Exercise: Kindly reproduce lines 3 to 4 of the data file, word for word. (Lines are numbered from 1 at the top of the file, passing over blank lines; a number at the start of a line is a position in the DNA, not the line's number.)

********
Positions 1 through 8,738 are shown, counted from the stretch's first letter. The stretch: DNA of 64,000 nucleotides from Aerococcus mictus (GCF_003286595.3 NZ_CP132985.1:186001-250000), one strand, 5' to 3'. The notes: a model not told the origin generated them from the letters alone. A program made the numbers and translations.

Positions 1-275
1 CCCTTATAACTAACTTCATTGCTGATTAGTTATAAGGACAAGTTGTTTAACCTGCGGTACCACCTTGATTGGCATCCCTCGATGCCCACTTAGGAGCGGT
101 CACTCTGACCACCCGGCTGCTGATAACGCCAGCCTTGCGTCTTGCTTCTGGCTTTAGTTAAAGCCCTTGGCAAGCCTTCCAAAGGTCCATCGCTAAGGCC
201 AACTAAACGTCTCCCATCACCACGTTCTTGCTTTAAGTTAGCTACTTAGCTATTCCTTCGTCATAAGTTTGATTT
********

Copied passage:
1 CCCTTATAACTAACTTCATTGCTGATTAGTTATAAGGACAAGTTGTTTAACCTGCGGTACCACCTTGATTGGCATCCCTCGATGCCCACTTAGGAGCGGT
101 CACTCTGACCACCCGGCTGCTGATAACGCCAGCCTTGCGTCTTGCTTCTGGCTTTAGTTAAAGCCCTTGGCAAGCCTTCCAAAGGTCCATCGCTAAGGCC